also duty-free guys falling over and grabbing their shins
Schedule Conundrum Part I: Problems
It's the offseason, so it must be time to snipe about scheduling, particularly that of the the SEC. House Rock Built and EDSBS have resurrected the slightly annoying corpse of the OMG Georgia-never-leaves-the-confederacy argument to batter it around some. SI's John Walters, no doubt STEALING FROM THE BLOGOSPHERE(!), chips in an outstanding article at SI.com on the sad state of scheduling.
The SEC isn't really an issue. You can argue about whether the SEC's nonconference schedules are or are not more reprehensible than the those of the nation at large, but let's be serious: we're talking about a matter of degree. Everyone who can get away with scheduling fluff in front of a sold-out stadium does. Teams will often schedule a token decent opponent and match them with twin creamypuffs -- and with the twelve game schedule it might be more like three. The accusation that SEC teams stay close to home is pointless and a transparent attempt to leave aside the niggling fact that Florida plays Florida State every year, Georgia plays Georgia Tech, etc, etc, etc. Intersectional is meaningless. Interconference is the issue.
(Almost) Everyone hates this. The athletic directors cited in Walters' article sound annoyed and resigned:
"Are you sitting down?" asked the Aggies' official. "I've got some bad news for you. We're not coming."
"I thought, You've got to be kidding me," recalls Brand.
"But the way it is now, contracts can be simply negotiated out of or simply not honored."
The Wolf Pack have a home-and-home with Northwestern beginning in 2007. And Hickok has learned. "They're coming to our place first," Hickok says, "and believe me, there will be a penalty clause in that contract."
Fans hate seeing the words "Eastern Michigan" and "50 dollars" on the same ticket. Players are forced to roll out onto the field and risk injury for a glorified scrimmage. ESPN gets Timbersports ratings. The only people who seem to enjoy the situation are coaches, who get a stress-free week, a guaranteed win, and a better chance of pointing to an impressive record as a reason he should not be placed in stocks and run out of town at season's end. The only people who seemed anything other than giddy about the Texas-Ohio State game? Jim Tressel and Mack Brown.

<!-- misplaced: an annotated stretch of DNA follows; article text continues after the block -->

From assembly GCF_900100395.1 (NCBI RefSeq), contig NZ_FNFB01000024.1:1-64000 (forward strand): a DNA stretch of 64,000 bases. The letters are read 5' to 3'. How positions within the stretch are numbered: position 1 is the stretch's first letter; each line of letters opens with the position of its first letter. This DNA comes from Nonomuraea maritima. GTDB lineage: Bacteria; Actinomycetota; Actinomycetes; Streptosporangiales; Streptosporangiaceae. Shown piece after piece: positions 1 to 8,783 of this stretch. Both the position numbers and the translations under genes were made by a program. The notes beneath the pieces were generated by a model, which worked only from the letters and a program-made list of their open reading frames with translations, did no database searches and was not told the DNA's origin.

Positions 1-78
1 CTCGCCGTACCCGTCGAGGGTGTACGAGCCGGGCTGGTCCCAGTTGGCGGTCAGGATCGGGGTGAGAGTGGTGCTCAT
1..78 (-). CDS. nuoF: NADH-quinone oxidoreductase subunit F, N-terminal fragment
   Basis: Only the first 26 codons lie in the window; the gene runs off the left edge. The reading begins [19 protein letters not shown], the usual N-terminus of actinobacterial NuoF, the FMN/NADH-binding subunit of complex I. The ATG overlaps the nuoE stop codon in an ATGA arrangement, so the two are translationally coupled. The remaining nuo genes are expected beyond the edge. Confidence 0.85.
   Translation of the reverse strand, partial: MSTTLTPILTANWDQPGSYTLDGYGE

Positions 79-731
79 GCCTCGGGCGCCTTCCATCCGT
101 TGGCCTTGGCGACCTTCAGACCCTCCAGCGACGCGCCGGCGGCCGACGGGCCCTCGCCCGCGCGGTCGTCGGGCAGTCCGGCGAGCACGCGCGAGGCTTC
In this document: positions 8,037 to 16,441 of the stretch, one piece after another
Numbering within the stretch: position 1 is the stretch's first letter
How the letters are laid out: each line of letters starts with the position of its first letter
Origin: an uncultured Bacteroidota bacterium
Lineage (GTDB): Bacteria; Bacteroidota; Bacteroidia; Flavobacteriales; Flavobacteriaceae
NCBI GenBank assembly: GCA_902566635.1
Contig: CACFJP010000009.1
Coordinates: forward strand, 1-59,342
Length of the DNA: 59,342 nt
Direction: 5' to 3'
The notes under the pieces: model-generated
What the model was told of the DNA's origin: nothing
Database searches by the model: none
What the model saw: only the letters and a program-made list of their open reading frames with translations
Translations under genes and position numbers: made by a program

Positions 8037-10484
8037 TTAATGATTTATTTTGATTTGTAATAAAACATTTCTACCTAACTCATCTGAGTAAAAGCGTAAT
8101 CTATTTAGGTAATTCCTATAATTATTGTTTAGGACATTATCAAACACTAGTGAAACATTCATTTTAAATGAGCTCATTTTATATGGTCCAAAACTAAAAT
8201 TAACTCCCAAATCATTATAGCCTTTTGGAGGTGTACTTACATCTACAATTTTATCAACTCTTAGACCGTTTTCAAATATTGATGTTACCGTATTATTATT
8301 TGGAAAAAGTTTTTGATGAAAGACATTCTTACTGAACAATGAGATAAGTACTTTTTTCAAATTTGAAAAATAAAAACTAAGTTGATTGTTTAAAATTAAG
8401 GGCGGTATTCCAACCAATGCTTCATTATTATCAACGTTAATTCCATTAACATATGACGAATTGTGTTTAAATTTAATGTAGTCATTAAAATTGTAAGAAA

Axiom going forward: this state of affairs is dismal and must change. No one is against a season-opener against Designated Patsy A, especially with twelve games: the excitement of the new season and the end of the cruel eight month football fast is enough for one ritual pounding to be just lovely, thank you. But once Designated Patsies B, C, and -- if you're Minnesota or Kansas State -- D start limping into the stadium we have issues.
Money is a red herring. The athletic director's lament of "we need more money" is mind-boggling. For what? Have player salaries spiraled out of control in recent years? You can only create so many "academic centers" with solid gold toilets. The economic troubles of big athletic departments are an entirely self-created problem. Faced with a strict salary cap (generally zero [TRESSEL BASHING REDACTED]), college teams desperate for John Q. Recruit to show up and
molest the field hockey team win championships have taken the Mark Cuban approach: Playstations everywhere; Friday and Sunday and Tuesday are lobster night and so is Wednesday and maybe Thursday; teams of sepoys haul the quarterback around in a marble palanquin. All for whatever incremental benefit accrues to your program.
In any case, scheduling a real opponent isn't that costly. Two scenarios, assuming $50 bucks a pop in a 100,000 seat stadium (generous for most what with 80k stadiums and student seating, etc., but add in parking and concessions):
- Two home games against teams of legless goats: $10 million in tickets - approximately $1 million in goat-support payments.
- Home and home with pulse-bearing opponent: $5 million in tickets plus whatever the difference is in TV rights fees.
I have no idea what the latter is but I know damn well that Texas-OSU brought in more than Michigan-Ball State will. Add those to the latter and we're talking something on the order of under a million dollars per year.
The ultimate test here is what teams eventually do with the twelfth game, since it's pure profit. The women's crew team is already provided for. The toilets, as mentioned, are golden and come with robotic servants that wipe for you. ADs should get a free pass for this year, as the 12th game was thrust upon them somewhat suddenly and the constricted schedule means that teams with championship games and the Big Ten have to find someone, anyone, to plug into the hole on their schedule. Going forward, however, there's another chance to test your mettle -- assuming you have some.
It's getting worse. Even oft-cited scheduling titans Michigan (go figure, but people removed from the situation have a vague impression of Michigan losing on the West Coast a lot and don't pay much attention to the MAC snackycakes) and Notre Dame have started scaling back the voluntary challenges they've lined up. Michigan is playing at least two MAC teams a year from now until the sun expands. You'll see them playing a road game on Pacific time sometime after World War III. Notre Dame is trying to line something up with the Coast Guard Academy now that they have Army, Navy, and Air Force on the schedule.
This is probably a futile discussion. I'll propose solutions ("make Pat Hill the coach of all D-I programs") tomorrow but the chances of anything actually changing are very bad. This is acknowledged ahead of time in order to save the comments about this being futile.
Tomorrow: what can be done?